Out back, the Countryman SE has a small-ish 16.2 cubic feet (460 liters) of seat-up storage. Drop the seats and that expands to a useful 51.2 cubes (1,450 L). Rather surprisingly, towing capacity is pegged at a maximum of 2,645 lb (1,200 kg) with an electronically retractable tow hitch.

Safety, Entertainment

That central screen does a lot of heavy lifting. It’s gorgeous, sure, and the Mini Experiences feature is a pitch-perfect move for the brand. Does the Green mode showcase a flapping hummingbird when the SE is using precious few electrons, and a running panther when it’s sucking them down? Of course. An eerily Homerific woohoo to kick off Go-Kart? You got it, chief. Buyers can even use the Mini app to add custom background images, not to mention check just about every other parameter of the car remotely.

The screen isn’t perfect, mind you. A circle looks great but is generally less useful for displaying information, so some menus end up overlaying others. There’s lag too, not just in the Experience switching but in the native navigation. Mini has also removed the not-an-iDrive-controller, so you’re forced to interact with the screen more—or use the totally serviceable voice assistant.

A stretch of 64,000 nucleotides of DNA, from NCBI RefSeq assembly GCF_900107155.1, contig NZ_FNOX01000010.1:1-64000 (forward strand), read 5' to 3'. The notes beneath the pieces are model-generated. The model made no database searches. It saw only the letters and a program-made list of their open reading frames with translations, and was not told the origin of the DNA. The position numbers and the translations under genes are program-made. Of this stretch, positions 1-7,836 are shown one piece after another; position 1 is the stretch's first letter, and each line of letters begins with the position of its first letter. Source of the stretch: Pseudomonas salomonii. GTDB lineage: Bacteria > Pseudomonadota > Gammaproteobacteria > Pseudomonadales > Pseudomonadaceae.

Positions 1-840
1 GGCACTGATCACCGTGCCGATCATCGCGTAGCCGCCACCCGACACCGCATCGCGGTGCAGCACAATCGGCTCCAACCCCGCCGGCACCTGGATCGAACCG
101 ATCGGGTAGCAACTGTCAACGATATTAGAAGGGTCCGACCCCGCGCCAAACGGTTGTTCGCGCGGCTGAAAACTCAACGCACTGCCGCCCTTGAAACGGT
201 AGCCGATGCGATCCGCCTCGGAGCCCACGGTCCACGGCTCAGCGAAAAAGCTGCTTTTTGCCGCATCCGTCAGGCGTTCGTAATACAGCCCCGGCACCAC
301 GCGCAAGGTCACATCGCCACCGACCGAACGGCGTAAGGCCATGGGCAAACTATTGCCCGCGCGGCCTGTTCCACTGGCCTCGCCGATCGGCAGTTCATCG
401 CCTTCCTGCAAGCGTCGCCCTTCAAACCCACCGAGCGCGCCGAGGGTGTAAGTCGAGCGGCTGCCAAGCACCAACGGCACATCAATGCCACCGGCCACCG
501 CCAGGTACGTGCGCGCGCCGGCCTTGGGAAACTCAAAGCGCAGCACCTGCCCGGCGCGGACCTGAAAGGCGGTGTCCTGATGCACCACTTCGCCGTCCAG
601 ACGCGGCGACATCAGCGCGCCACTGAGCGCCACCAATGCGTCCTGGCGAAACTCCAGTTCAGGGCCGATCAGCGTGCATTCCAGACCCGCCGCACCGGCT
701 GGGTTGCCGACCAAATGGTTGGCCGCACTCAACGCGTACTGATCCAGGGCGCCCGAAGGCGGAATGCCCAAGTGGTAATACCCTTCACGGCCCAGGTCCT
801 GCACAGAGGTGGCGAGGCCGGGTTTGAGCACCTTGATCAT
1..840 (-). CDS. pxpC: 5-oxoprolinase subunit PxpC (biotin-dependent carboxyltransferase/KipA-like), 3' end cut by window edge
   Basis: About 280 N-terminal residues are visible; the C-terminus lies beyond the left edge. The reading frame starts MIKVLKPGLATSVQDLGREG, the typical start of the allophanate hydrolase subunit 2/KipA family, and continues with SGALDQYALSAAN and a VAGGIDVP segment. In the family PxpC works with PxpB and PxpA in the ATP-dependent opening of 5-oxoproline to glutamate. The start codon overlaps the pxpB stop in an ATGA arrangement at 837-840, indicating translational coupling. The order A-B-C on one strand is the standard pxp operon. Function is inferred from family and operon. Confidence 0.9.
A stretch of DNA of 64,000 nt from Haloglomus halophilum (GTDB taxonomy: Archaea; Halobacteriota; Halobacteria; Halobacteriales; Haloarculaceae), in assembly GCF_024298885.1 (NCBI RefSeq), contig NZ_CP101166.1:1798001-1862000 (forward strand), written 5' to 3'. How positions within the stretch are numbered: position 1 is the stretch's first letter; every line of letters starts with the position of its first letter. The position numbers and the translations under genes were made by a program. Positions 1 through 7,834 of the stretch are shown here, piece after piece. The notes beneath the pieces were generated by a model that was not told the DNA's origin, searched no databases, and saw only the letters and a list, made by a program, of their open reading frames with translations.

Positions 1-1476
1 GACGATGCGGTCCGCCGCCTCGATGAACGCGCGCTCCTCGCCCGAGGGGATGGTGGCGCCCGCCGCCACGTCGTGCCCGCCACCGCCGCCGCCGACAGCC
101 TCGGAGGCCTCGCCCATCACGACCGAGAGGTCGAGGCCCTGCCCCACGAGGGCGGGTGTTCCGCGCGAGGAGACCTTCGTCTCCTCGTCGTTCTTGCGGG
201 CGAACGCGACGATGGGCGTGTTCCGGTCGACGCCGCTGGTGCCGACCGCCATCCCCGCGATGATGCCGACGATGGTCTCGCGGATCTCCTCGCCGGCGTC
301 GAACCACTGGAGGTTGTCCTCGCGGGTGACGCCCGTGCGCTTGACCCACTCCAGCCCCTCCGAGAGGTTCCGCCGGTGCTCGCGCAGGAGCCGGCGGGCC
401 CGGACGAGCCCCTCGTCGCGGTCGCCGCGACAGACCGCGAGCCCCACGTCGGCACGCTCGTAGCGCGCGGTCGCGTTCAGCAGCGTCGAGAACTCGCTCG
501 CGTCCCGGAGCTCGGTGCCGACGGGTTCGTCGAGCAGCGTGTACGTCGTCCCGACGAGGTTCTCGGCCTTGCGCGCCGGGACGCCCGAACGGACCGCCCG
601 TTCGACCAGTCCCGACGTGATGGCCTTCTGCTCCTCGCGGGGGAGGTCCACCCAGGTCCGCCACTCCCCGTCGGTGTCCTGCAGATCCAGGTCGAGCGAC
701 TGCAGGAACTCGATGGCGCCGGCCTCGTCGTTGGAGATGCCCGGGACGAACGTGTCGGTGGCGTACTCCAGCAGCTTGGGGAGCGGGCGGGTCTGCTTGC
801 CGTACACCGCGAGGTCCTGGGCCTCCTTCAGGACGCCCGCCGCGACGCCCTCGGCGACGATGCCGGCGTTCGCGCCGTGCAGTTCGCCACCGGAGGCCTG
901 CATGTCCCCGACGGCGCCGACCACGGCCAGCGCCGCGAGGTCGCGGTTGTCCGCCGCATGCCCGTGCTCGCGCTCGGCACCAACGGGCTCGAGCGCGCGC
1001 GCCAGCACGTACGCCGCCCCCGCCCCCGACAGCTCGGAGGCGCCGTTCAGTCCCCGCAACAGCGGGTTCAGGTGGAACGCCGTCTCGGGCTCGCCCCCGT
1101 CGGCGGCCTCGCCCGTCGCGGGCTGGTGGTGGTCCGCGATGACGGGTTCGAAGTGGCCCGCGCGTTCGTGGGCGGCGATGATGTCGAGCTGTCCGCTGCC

The Mini modernization extends to the driver assist suite as well. An optional Driving Assistant Professional package adds a semi-automated Level 2 function that can make assisted lane changes, along with a low-speed hands-free traffic jam assistant for highway driving. The surround-view camera is helpfully high-def, so navigating tight spots is a breeze.

Final thoughts: 2025 Mini Countryman SE First Drive Review

Starting at $46,195 including destination in the US ($59,990 CAD without, in Canada), the 2025 Mini Countryman SE ALL4 is only about 10-percent pricier than the old plug-in hybrid model it replaces. For a model with better space, better pace, more tech and more standard safety kit, that’s a reasonable increase. Beyond that, I’d call the SE ALL4 the best all-rounder in the Countryman 3.0 lineup, and a personality-filled alternative to the typical family crossover.

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Kyle Patrick
Kyle Patrick

Kyle began his automotive obsession before he even started school, courtesy of a remote control Porsche and various LEGO sets. He later studied advertising and graphic design at Humber College, which led him to writing about cars (both real and digital). He is now a proud member of the Automobile Journalists Association of Canada (AJAC), where he was the Journalist of the Year runner-up for 2021.